PerfectVision Founder Is Gone From Company After Suits Allege Trafficking

PerfectVision Founder Is Gone From Company After Suits Allege Trafficking

Terry L. Fleming of Little Rock, who founded PerfectVision Manufacturing of Little Rock, recently resigned from the telecommunications equipment maker after being accused in four civil lawsuits of human trafficking and exploiting younger women sexually.

According to a Jan. 18 news release from PerfectVision, one of Arkansas' largest private companies, Fleming no longer has any involvement in the company. 

Founded as Perfect 10 Antenna Co., the company said it only recently became aware of the women's accusations.

Fleming is accused of using a scheme of "preying upon young, indigent women with little or no financial safety net," one of the lawsuits says.

That suit was filed by attorney Gene A. Ludwig of the Ludwig Law Firm of Little Rock, who is representing three of the women making claims against Fleming. All of the cases have been filed since Dec. 24.

Ludwig declined to comment for this article, but his court filings say Fleming “induced and induces his victims with deception, fraud, coercion, drugs, alcohol, and many other tactics.”

PerfectVision said in the release that “None of the accusations being made are alleged to have occurred in the workplace, or to be associated with the operations of PerfectVision.” PerfectVision is named as a defendant in two of the lawsuits against Fleming, one of which claims the company provided “a significant portion of the cash used in violation of [the Human Trafficking Act of 2013] and other statutes.” The women's filings also accuse Fleming of date rape, though he faced no felony criminal charges as of last week, according to a records search. As of Thursday morning, Fleming had not filed answers in three of the suits. But in one case, Fleming actually sued one of the women first, casting himself as the injured party.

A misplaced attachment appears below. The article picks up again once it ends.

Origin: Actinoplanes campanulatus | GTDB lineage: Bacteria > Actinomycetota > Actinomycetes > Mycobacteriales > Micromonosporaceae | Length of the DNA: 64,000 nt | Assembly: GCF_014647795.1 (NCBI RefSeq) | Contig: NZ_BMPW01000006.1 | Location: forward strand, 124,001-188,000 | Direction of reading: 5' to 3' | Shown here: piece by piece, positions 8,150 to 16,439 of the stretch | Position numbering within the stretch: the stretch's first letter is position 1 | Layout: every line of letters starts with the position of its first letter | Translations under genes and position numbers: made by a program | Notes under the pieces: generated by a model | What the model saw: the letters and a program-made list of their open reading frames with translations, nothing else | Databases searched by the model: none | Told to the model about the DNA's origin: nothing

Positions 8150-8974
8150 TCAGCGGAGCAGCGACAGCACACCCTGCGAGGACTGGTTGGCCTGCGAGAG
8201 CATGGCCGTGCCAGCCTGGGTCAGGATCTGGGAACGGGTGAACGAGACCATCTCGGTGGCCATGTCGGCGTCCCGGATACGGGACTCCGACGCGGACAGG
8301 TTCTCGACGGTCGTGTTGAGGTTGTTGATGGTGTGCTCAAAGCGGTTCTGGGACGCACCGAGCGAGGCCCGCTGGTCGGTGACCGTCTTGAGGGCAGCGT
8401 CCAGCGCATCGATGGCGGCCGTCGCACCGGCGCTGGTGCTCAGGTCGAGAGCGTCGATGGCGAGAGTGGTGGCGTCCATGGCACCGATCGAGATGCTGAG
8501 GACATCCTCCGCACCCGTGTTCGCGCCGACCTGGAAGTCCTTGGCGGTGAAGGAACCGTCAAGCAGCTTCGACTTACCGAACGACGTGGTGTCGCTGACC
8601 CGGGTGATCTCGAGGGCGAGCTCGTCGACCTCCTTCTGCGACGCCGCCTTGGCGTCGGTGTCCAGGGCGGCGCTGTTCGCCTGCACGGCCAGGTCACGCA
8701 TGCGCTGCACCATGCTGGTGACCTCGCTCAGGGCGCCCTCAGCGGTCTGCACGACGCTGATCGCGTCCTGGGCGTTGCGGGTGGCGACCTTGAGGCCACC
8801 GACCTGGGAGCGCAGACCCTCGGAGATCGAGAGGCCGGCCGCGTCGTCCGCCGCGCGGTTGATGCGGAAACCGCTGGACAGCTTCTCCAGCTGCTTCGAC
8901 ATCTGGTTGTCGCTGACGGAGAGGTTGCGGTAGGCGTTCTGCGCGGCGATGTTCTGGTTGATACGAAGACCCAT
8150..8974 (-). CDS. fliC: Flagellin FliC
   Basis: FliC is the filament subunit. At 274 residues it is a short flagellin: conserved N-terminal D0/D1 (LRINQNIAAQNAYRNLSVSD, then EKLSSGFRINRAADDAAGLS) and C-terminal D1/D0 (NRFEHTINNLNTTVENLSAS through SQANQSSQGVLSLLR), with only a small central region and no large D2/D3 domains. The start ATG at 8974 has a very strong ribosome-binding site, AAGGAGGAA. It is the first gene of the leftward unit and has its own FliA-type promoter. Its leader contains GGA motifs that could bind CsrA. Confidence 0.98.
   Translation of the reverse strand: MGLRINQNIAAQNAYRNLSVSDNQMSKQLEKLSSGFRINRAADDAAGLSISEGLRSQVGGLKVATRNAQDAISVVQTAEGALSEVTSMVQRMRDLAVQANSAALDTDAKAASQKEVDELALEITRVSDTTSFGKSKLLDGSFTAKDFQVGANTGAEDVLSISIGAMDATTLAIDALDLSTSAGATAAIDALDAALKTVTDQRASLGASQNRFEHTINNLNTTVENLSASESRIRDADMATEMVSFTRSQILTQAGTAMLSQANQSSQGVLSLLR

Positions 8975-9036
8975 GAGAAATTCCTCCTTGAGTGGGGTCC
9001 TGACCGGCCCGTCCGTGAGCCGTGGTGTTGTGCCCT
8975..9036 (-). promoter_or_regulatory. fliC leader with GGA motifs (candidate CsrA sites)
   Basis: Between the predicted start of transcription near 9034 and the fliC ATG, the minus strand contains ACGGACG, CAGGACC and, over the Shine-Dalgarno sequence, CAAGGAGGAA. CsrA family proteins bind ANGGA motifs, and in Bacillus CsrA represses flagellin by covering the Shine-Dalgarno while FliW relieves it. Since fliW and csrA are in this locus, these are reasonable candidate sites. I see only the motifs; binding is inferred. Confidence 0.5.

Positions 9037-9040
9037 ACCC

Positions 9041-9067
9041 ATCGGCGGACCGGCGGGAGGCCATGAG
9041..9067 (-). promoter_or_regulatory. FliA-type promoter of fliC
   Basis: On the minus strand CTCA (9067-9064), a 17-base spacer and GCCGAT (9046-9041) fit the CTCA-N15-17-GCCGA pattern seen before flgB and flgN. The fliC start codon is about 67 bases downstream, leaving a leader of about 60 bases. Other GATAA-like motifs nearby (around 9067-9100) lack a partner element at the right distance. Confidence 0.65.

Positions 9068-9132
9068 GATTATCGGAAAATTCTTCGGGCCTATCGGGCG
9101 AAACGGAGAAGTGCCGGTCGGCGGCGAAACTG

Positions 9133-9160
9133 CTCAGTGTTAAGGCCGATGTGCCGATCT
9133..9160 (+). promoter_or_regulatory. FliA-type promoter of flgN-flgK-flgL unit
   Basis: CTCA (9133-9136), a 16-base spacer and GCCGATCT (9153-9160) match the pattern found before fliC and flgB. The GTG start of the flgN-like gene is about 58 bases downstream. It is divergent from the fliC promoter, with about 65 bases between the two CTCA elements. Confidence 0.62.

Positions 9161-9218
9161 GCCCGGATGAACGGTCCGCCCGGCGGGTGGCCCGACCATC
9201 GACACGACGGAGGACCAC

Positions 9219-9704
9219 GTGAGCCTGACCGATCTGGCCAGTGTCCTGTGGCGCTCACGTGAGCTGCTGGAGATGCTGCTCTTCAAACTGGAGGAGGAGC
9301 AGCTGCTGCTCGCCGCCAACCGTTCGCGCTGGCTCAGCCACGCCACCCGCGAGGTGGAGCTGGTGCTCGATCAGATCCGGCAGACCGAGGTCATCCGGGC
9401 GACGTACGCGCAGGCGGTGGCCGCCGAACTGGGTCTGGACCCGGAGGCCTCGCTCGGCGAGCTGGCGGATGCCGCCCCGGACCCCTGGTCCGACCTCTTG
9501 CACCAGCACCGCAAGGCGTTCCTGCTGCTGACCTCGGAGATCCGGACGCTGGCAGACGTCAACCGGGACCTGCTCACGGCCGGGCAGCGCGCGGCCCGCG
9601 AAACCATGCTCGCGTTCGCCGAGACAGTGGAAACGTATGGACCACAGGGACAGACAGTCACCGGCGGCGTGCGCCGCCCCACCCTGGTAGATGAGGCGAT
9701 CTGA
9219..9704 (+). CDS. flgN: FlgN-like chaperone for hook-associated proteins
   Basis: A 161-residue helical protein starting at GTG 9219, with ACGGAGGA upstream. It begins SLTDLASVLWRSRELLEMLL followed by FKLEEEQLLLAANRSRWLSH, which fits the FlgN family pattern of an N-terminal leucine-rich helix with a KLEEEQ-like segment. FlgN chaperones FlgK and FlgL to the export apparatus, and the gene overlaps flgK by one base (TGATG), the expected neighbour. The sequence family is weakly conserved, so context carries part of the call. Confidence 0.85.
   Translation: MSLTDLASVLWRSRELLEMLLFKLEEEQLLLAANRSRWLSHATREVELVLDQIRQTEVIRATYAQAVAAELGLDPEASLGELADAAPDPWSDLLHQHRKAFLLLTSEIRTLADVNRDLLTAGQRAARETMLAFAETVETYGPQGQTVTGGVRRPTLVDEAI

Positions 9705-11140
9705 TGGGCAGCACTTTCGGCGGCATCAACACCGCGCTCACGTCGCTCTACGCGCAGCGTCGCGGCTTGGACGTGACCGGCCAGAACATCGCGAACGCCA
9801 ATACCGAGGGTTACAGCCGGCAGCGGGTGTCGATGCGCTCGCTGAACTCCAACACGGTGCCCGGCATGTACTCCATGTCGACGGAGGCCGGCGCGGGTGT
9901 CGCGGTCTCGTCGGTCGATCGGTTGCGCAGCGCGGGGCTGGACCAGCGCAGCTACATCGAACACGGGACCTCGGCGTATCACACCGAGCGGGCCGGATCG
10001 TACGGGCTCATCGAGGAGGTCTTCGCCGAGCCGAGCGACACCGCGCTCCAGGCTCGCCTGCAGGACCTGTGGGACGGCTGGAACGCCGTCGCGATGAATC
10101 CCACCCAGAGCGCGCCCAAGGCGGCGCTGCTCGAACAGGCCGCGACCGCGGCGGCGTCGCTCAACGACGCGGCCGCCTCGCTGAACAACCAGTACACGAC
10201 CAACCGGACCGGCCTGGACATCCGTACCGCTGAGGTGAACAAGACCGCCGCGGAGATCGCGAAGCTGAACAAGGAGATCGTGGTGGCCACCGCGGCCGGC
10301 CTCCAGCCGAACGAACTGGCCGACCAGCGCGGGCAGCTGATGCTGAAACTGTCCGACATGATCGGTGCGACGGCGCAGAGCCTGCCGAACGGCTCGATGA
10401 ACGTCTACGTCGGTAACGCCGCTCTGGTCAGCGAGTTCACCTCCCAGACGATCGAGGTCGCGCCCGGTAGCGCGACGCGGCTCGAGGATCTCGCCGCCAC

Fleming said in a filing that he is a victim of Kaylee Cathcart of Pulaski County. Fleming's lawsuit, filed by attorney J. Blake Hendrix, accuses Cathcart of exploiting him.

Hendrix, who typically handles criminal defense work and practices at Fuqua Campbell of Little Rock, declined to comment on Fleming's case or the allegations. 

With an estimated revenue of $600 million in 2019, PerfectVison was No. 22 on Arkansas Business’ most recent list of largest private companies as ranked by revenue. Fleming was listed as the president of the company with an estimated 425 employees. 

Arkansas Business will have more on these allegations in its print edition on Monday.